This is a small review of the Networld+Interop show held in Las Vegas April 29 through May 1, 2003.
I've been attending Interop events ever since it was the TCP/IP Interoperability Conference in 1987. I've helped design and construct most of the networks used in those shows over the years. Over the last few years I've moved to the iLabs, where we continue the tradition of assembling and operating impossibly complicated multi-vendor networks using the latest (and sometimes yet unreleased) technologies.
Here's a photo of one of our many equipment racks in the iLabs. If you look closely you'll see just about every vendor of heavy duty gear. (Photo: 186k bytes)
And yes, those are OC192 and 10Gig interfaces. In case you are wondering, the key locks are there to keep people from accidentally frying their eyeballs. (Photo: 163k bytes)
My main work at the show was part of the IP Storage Initiative. Our nascent iSCSI FAQ may be found at http://www.iwl.com/iscsi/faq.htm. We assembled a fairly broad spectrum of iSCSI, fiberchannel, and fiberchannel-over-IP products and implementations (some of which are open source or copylefted) - nearly all of which interoperated. (As usual some folks had to spend a couple of days working on their code on the show floor to accomplish this.) In addition to our pile of heavy-duty gear we had the world's first USB RAID 5! We exported three USB flash memory drives on a Linux box as a JBOD of iSCSI drives. We then went over a 54megabit wireless link to a Windows 2K box that mapped these drives into a RAID 5. And yes, it worked, even when I used my Maxwell product to introduce some fairly significant levels of traffic impairments. (Photo: 30k bytes)
IP Multicast - This was the first show in a decade in which we did not have full IP multicast connectivity to the outside. It's sad to see such a useful technology fall by the wayside.
IPv6 was also missing in action. It may be dead. The IETF has spent far too long arguing like Lilliputians over what seem to be trivial details. It is unclear if there remains anything pushing us towards IPv6. The once present need to reduce the pressure on the IP address space has been diminished through the use of NATs (Network Address Translators) and CIDR. It is my prediction that the internet will devolve into a collection of independent national, academic, and corporate networks, each with its own IPv4 address space, and interconnected through a relatively few formal points of exchange that require address translation. In addition, IPv6 brings no solution to the internet's real problem - routing.
Wireless was everywhere. There were many wireless vendors on the floor. And at the iLabs we had an 802.1x interoperability test. We had a few dozen access points in a 2m by 4m area - probably cumulatively emitting enough radiation to bake a chicken. The folks at AirMagnet found several hundred access points on the show floor. Overall, my sense is that the wireless landscape - security, bandwidth, coverage, reliability, reparability - will all be rapidly improving over the next year or two. Hopefully the regulatory bodies like the FCC and NTIA don't become impediments.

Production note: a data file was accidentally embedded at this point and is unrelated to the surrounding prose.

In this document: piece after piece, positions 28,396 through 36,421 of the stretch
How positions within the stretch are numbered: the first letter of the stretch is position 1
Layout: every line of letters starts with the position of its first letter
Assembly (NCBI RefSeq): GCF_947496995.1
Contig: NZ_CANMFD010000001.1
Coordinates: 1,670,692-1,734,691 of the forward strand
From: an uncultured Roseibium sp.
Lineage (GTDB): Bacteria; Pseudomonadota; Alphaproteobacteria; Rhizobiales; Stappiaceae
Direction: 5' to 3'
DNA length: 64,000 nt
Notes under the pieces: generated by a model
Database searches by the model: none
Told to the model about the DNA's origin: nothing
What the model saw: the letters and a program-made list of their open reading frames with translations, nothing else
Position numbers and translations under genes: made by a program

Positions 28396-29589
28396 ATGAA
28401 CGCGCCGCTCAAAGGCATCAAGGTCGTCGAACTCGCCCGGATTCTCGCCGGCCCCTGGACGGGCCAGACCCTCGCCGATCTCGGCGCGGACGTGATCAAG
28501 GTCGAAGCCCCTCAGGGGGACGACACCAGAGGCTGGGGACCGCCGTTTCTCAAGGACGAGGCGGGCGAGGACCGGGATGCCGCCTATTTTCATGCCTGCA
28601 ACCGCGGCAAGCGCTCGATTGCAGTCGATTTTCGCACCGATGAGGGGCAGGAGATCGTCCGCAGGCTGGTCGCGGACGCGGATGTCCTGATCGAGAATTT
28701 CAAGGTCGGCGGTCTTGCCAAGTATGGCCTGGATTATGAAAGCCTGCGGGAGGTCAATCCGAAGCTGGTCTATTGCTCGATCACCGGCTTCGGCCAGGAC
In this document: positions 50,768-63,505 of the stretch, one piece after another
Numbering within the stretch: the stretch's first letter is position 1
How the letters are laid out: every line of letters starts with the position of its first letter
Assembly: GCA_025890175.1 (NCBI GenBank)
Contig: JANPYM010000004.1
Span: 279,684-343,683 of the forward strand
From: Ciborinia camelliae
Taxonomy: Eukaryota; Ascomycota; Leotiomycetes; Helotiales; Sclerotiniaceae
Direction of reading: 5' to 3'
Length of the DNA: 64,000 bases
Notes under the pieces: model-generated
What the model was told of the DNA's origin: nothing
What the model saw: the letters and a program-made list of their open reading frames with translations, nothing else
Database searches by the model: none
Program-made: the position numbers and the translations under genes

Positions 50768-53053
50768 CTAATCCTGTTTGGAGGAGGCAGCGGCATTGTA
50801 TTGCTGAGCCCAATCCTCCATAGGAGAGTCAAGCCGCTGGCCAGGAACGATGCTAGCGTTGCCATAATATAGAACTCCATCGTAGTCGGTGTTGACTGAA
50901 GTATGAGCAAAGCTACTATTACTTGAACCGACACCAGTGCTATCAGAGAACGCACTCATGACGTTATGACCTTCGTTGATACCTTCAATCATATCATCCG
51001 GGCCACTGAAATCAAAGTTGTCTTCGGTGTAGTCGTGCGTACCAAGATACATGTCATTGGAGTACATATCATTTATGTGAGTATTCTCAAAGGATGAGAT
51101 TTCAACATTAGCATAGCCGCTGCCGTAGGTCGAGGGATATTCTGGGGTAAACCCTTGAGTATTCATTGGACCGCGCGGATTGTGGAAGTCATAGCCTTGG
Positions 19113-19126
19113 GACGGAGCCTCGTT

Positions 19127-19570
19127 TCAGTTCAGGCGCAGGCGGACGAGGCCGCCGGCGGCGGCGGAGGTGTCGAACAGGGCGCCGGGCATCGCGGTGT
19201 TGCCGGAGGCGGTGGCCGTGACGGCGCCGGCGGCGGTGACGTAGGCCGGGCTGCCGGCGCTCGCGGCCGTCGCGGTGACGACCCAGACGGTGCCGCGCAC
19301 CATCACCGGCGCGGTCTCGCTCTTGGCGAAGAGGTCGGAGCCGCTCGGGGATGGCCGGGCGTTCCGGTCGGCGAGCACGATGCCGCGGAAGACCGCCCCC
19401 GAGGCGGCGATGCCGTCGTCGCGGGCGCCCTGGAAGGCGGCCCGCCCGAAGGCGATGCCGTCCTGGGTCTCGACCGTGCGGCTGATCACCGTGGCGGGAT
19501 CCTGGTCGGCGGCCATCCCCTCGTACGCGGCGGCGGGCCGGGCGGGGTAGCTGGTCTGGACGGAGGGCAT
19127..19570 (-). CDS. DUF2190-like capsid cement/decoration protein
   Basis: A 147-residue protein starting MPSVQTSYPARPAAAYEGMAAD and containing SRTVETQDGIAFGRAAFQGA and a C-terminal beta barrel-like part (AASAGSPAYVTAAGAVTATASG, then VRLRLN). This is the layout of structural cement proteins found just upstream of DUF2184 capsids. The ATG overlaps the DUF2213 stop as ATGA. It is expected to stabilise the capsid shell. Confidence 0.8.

iSCSI - I was a skeptic when I first encountered iSCSI a couple of months ago. However, I've used Maxwell to stress iSCSI and I've seen people using it over transoceanic links. iSCSI is much more robust than I had originally anticipated. However, it will stress networks and is vulnerable to predatory implementations that don't follow the rules (such as TCP congestion avoidence). I'll be posting some materials on this and on how to tune IP networks to support iSCSI in the developing iSCSI FAQ.
Voice over IP (VOIP) - IP based telephony has become rather routine. We used IP phones without really caring or noticing that they were IP based phones. They mostly worked (except when I needed to generate touch-tone tones to trigger my answering machine.) I still have not seen any products that incorporate ENUM in any meaningful way.
Security - There were lots of folks touting security this and security that. The tide is moving in the direction of building walls rather than enabling interconnectivity. As I mentioned in my previous blog entry, "The death of the "Global Uniform Name Space", it seems to me that people are willing to place their internet fiefdom behind strong walls, even to the degree of making it difficult or impossible for outsiders to utter even the names of objects and resources protected by those walls.
What wasn't at the show - Few of the amazing number of open source and copylefted tools were visible in the vendor booths - but they were omnipresent on most of the computers used to manage and operate the network and on the laptops of the techies. The just released survey of network security tools shows the vibrancy of this sector of the internet.
Judging from the show attendance it's going to be a while before the networking industry recovers - potential customers were rare. However, it is also pretty clear that innovation continues in certain limited areas such as wireless. One wonders whether Networld+Interop will return next year. I hope so, although I'd recommend that it remember its roots and return to San Jose, California.Posted by karl at May 5, 2003 12:57 AM